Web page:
Drivers face light-hearted scrutiny on Indy 500 media day

Updated: 

INDIANAPOLIS – Scott Dixon entered the North Chalet of the Pagoda Plaza on Thursday afternoon at Indianapolis Motor Speedway with a following of media ducklings, cameras and recorders in hand, waiting to document his every word.

Welcome to media day for the 103rd Indianapolis 500 presented by Gainbridge. It’s not as weird as the Super Bowl’s media day, but it had its moments, including a questioning puppet, a racer with a microphone joking with other racers and photographers attempting to prove that the Borg-Warner Trophy is taller than Takuma Sato. (Answer: Depends on whether he’s wearing a hat.)

Comedic elements aside, Indy 500 media day – comparatively speaking, anyway – is relatively tame. At times, it’s even enlightening.

After a quick video Q&A with NBC, Dixon, the five-time NTT IndyCar Series champion and 2008 Indy 500 winner, got down to business with the print folks. Here’s the abridged version:

Q. What’s your race-day approach?

Dixon: You try to sleep in. That typically doesn’t happen. You have a giant cannon that wakes you up, and then the dogs are awake. It’s basically just staying calm and chill and relaxed.

Q. You’ve won this race before. What will it take to do it again?

Dixon: You need to have a clean day. That’s true even more so now, given how tight the competition is. If you make a mistake, it definitely makes it harder to recover. If you have a mistake, it needs to be early so you have the whole race to recover from it.

Q. Is there additional tunability in this package?

Dixon: Depending on the temperatures, you’ll see how black and white that’s going to be. One side of the fence can kind of add that stuff and not really worry about it. But on the outside, we have to be more cautious. As you add on all of that downforce, it’s going to be quite draggy and the speed’s going to drop quite a lot. It gives you a bigger window to either hit it or miss it.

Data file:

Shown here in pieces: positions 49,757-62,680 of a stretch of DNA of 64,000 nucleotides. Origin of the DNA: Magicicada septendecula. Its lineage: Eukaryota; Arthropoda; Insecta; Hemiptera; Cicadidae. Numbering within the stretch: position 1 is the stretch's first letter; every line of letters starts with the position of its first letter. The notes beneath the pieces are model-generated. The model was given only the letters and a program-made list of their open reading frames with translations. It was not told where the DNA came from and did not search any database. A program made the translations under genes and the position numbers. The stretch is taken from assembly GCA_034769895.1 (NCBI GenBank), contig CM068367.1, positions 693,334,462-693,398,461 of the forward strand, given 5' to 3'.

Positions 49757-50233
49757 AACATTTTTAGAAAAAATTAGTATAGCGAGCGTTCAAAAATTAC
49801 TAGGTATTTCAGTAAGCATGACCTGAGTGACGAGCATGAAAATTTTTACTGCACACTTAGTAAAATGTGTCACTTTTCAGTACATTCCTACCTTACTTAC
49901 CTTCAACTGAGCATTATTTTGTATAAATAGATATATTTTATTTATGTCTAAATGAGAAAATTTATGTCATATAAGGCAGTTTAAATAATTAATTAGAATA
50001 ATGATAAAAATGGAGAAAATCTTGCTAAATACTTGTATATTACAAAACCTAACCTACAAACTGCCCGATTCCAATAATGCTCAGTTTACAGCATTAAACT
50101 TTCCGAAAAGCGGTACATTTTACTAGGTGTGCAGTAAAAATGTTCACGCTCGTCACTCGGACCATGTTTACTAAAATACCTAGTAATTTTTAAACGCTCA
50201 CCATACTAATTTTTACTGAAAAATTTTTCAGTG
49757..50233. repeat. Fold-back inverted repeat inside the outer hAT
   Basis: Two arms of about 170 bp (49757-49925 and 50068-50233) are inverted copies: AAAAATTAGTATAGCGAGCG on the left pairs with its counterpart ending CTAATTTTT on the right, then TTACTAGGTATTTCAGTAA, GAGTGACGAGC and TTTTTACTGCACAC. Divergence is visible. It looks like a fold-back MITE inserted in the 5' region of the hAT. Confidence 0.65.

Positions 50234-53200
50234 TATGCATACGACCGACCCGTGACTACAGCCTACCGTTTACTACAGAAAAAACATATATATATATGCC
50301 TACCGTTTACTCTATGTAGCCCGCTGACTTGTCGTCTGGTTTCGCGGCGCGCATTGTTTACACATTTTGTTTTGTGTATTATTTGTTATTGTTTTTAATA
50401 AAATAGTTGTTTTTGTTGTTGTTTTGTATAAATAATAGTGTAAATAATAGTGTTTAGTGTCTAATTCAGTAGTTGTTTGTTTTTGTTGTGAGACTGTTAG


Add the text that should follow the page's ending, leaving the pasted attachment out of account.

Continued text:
Q. Do aero tweaks improve racing in traffic?

Dixon: They should, but the biggest help has been the tire, to be honest. Firestone has done a good job. Is it enough? We have seen in some (practice) days where we started to get a little bit of track temp that we’ve seen some of the characteristics of the big (aero) washout in the front. I think the racing (among) one, two and three (cars) is going to be good, but once you get fourth, fifth and sixth back in the pack, it accentuates that same issue.”

Q. You’ve been a little under the radar this month. Does that make you a good sleeper pick for race day?

Dixon: We have been very average. Our car in race trim has been really good. Most of the days when we’ve been race running, we’ve been in the top five and had some pretty good speeds. On Monday, the car felt really good. But again, you don’t really know who’s doing what.

Charlie Kimball talks to puppetHeld each year on the Thursday afternoon before the race, media day is in a large room in the Pagoda Plaza. It consists of two shifts – 17 drivers in one shift, 16 in the other – and it’s a free-for-all. Drivers sit at small tables spaced to allow media members – video, audio and print – to gather around and try to ask questions and record the answers.

And it does have moments of levity. For a time, Indianapolis sports anchor Chris Hagan tried to make Sage Karam, Charlie Kimball and others lose their composure by asking questions via a puppet. It almost worked.

A few tables away, former racer A.J. Allmendinger, an analyst for NBCSN, approached his former rival, Sebastien Bourdais, microphone in hand.

“Did you ever think guys like me and P.T. (Paul Tracy) would be asking you questions about your race car?” Allmendinger said.

Bourdais smiled. “No!” he said. “You’re just making me feel very old right now. This is wrong. I don’t know what’s going on here.”

“Well, you are old,” Allmendinger said with a laugh.

“I’m 40,” Bourdais replied.

At the east end of the room, Sato, who won the Indy 500 in 2017, posed with the Borg-Warner Trophy, which is just under 5 feet, 5 inches tall and weighs 110 pounds. One observer noted that Sato is close to both measurements.

Not far away, Ryan Hunter-Reay, who will start 22nd Sunday, gave the multi-scrum media day festivities a largely positive review.

“It’s not too bad,” he said. “I get ‘you’re starting pretty far back in the pack; how do you see your chances?’ That’s a pretty common question, but naturally it is, starting where we are. Today’s been pretty good. It’s all right. I like doing it.”

For the drivers now, it’s on to Miller Lite Carb Day festivities, including a final 90-minute practice session. It airs live on NBCSN, INDYCAR Pass on NBC Sports Gold and the Advance Auto Parts INDYCAR Radio Network beginning at 11 a.m. ET Friday. The 103rd Indianapolis 500 airs live at 11 a.m. Sunday on NBC and the Advance Auto Parts INDYCAR Radio Network. Tickets remain available at IMS.com.

From the fans